Sinuosity and Elite Syncopations Ballet promoters tout these free, outdoor performances as a chance for non-balletgoers to discover that there's more to the art than women in tutus pretending to be swans. (I'll say -- like young men leaping about in tights, muscles bulging....) For balletomanes, the performances offer a chance to dress down and guzzle wine while the dancers dance. The program includes Sean Kelly's neoclassical Sinuosity, in which 15 dancers flow and groove to the music of Enya, and Sir Kenneth MacMillan's Elite Syncopations, in which 13 dancers let their hair down for dizzying, New Orleans-flavored jubilation. 8 p.m. tonight through Saturday. Miller Outdoor Theatre, Hermann Park, 100 Concert Drive, 520-3290. Free.
Night of Reckoning That's what you get when you see Sling Blade, har har. It's also the theme for a Dead Reckoning records showcase at Rockefeller's tonight. The Dead Reckoners are Kieran Kane, Kevin Welch, Mike Henderson, Harry Stinson and Tammy Rogers, solid musicians all who, two years back, said "no more" to the Nashville machine, started their own label and have since been making cool country music -- a sound camped in the canyon separating commercial country and rough-drivin' alt country. New Reckoners Fats Kaplan and Alison Prestwood are along for the ride as well. 8 p.m. Rockefeller's, 3620 Washington Avenue, 869-TICS. $15.50.
Birthday from Hell Another chapter unfolds in the Fertle clan's continuing saga: Bridgette Fertle is turning 40, gracelessly -- she's got a bad attitude about aging and a worse attitude about no one remembering that it's her birthday. Earl Fertle's too busy with his induction into the High Order of the Little Baby Owls, and Mama Fertle is convinced she's just encountered her late husband Ned. As folks in the audience wait to see if Bridgette gets what's coming to her, they can celebrate the new and improved facilities at Radio Music Theatre: tiered seating, upgraded lighting and better sound. Opens at 8:30 p.m. tonight. Through August 30 (see Thrills, Comedy for additional showtimes). Radio Music Theatre, 2623 Colquitt, 522-7722. $14.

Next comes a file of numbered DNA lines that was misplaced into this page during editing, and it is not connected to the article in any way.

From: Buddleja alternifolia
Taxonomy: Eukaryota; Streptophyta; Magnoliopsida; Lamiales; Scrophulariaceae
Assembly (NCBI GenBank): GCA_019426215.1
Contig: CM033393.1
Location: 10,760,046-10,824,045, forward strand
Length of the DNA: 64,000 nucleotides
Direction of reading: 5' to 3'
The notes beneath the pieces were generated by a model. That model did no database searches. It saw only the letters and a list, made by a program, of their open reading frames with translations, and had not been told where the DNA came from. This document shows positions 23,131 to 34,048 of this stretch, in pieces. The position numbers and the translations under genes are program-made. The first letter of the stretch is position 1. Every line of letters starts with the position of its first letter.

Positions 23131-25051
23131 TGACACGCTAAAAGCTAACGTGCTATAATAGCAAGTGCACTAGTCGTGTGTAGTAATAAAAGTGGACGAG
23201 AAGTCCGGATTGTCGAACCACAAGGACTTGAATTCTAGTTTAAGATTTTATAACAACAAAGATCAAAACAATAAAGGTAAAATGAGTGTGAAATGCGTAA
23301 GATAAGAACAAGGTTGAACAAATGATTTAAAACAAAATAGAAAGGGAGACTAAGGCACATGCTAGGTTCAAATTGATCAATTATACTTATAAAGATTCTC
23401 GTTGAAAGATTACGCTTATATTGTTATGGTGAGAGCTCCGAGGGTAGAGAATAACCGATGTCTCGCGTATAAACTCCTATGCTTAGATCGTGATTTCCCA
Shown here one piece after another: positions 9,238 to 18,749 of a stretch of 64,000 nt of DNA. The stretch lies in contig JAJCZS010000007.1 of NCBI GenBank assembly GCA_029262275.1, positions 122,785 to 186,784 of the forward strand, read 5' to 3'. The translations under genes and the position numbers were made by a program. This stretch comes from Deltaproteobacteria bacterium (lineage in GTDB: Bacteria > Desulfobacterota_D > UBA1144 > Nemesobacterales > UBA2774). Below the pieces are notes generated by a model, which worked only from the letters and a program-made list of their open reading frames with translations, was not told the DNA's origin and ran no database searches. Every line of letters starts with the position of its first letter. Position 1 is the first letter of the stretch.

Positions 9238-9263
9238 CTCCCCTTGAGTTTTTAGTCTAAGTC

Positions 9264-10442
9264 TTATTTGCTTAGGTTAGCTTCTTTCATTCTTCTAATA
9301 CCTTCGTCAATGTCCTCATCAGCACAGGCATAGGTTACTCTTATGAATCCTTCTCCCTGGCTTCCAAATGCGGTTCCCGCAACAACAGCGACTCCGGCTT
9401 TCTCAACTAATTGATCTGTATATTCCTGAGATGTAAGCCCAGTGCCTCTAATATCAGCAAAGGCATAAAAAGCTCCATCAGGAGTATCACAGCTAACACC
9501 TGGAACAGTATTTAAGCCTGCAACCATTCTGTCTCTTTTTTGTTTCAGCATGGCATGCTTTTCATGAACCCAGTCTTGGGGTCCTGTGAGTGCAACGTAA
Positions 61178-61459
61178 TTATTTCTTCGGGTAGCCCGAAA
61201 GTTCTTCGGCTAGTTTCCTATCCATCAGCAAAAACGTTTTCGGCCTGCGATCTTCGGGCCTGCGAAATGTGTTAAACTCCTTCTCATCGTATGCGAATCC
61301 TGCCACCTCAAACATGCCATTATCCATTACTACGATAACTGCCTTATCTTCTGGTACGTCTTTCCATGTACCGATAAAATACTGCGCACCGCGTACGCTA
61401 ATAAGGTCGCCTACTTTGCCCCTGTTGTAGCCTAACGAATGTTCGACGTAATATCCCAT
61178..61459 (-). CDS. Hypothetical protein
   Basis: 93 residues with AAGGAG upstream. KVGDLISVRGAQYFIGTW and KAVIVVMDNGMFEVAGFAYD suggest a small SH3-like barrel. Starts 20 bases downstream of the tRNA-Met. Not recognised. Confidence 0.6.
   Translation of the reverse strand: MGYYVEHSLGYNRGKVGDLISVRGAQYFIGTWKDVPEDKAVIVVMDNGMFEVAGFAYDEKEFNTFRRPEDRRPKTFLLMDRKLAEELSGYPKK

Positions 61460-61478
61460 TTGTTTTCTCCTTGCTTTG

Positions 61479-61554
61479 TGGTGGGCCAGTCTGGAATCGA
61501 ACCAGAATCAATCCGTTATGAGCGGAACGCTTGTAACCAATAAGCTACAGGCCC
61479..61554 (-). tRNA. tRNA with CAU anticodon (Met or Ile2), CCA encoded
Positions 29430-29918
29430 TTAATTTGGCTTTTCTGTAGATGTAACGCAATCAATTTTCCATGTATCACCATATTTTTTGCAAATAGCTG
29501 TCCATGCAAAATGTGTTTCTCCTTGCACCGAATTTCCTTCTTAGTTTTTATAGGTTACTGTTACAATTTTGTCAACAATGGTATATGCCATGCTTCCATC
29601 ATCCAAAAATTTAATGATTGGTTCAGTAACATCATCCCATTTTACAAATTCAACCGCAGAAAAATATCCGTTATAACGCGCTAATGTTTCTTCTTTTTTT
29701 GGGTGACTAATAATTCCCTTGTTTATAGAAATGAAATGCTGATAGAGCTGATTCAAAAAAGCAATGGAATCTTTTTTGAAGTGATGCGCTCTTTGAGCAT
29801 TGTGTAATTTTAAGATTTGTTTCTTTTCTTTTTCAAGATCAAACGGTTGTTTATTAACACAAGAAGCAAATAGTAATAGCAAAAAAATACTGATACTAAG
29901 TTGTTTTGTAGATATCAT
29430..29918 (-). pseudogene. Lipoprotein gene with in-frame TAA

Draw your mom Today, Randalls invites kiddies to submit drawings of their moms. At each store, winners in three age groups will take home a gift basket of Mother's Day goodies. And if your kiddo's not a winner, he or she can return to concoct an alternate gift: From 10 a.m.-6 p.m. Saturday or 10 a.m.-5 p.m. Sunday, kids can decorate a cake or pull together a flower arrangement with their own little fingers. All 52 Houston-area Randalls stores are participating.
Four Million Houseguests The new IMAX 3-D movie at Moody Gardens follows 11-year-old Elly as she explores her eccentric grandfather's house. The houseguests she meets are not cockroaches, fortunately; they are the residents of the microscopic world reflected on a screen that's six stories tall. The fanciful score accompanying this flick is by Academy Award nominee Richard Robbins (Remains of the Day, Howards End), and James Garner provides the grandfather's voice. Showtimes are 11 a.m. and 1 and 3 p.m. today (see Thrills, IMAX for additional showtimes). Moody Gardens, 1 Hope Boulevard, Galveston, (800) 582-4673. $6.
Texas Country Roots Texas's Don Walser yodels in one of the finest rooms in town tonight. The equally legendary Johnny Gimble, Don Edwards and Marvin "Smokey" Montgomery join him to play the Western swing music they popularized back in the heyday of Bob Wills. Presented by Texas Folklife Resources. 7:30 p.m. Wortham Center, Cullen Theater, 500 Texas Avenue, 227-ARTS. $20-$30. (Prior to the performance, Gimble and his son Dick Gimble will teach a master class at Sand Mountain Music, 3624 Washington Avenue, 228-2532.)
An Evening of Waltzes In its final performance this season, the Galveston Symphony Orchestra will trot out Johann Strauss's Viennese waltzes -- "Blue Danube," "Roses from the South" -- as well as his "Thunder and Lightning Polka." Patrons don't have to sit back with their hands folded in their laps, though; this gig is in a ballroom, so folks can groove to the tunes. It's a night of classical entertainment without snobbery: The liberal dress code welcomes ball gowns and casual duds with equal zeal. 8 p.m. Davidson Ballroom (across from the Tremont House), 2300 Ship's Mechanic Row, Galveston,
(800) 821-1894. $15; $12, seniors and students.
Diez de Mayo Folk-art purveyor Macario Ramirez suggests that it's time for all Americans to consider the culture behind Cinco de Mayo, and he's not talking about swapping margarita recipes. To help such explorations, his Casa Ramirez gallery is exhibiting essays written by HCC students about the influence of Hispanic elders in their lives, accompanied by the gooey photographs Agapito Sanchez took of the essay subjects. Ramirez's business acumen is as sharp as his intentions: He scheduled his art reception for long after the Cinco de Mayo parties have blown over. Opening reception, noon-4:30 p.m. Through May 18. Casa Ramirez Folkart Gallery, 239 West 19th Street, 880-2420. Free.
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